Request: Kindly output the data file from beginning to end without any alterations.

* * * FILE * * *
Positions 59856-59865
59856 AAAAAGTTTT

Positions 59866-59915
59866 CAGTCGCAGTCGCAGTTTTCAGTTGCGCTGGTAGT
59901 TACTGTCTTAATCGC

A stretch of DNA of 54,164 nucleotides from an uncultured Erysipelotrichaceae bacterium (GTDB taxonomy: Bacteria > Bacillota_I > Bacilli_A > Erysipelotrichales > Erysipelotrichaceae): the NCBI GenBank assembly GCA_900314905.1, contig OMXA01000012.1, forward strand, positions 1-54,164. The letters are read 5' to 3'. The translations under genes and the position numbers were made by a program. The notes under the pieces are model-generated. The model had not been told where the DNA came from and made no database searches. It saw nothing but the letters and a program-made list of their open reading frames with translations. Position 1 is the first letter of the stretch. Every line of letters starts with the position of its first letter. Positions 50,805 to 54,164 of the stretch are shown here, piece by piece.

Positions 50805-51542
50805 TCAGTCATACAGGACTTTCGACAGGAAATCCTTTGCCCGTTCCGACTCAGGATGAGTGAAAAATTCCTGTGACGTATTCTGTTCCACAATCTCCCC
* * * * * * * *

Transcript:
Positions 59856-59865
59856 AAAAAGTTTT

Positions 59866-59915
59866 CAGTCGCAGTCGCAGTTTTCAGTTGCGCTGGTAGT
59901 TACTGTCTTAATCGC

A stretch of DNA of 54,164 nucleotides from an uncultured Erysipelotrichaceae bacterium (GTDB taxonomy: Bacteria > Bacillota_I > Bacilli_A > Erysipelotrichales > Erysipelotrichaceae): the NCBI GenBank assembly GCA_900314905.1, contig OMXA01000012.1, forward strand, positions 1-54,164. The letters are read 5' to 3'. The translations under genes and the position numbers were made by a program. The notes under the pieces are model-generated. The model had not been told where the DNA came from and made no database searches. It saw nothing but the letters and a program-made list of their open reading frames with translations. Position 1 is the first letter of the stretch. Every line of letters starts with the position of its first letter. Positions 50,805 to 54,164 of the stretch are shown here, piece by piece.

Positions 50805-51542
50805 TCAGTCATACAGGACTTTCGACAGGAAATCCTTTGCCCGTTCCGACTCAGGATGAGTGAAAAATTCCTGTGACGTATTCTGTTCCACAATCTCCCC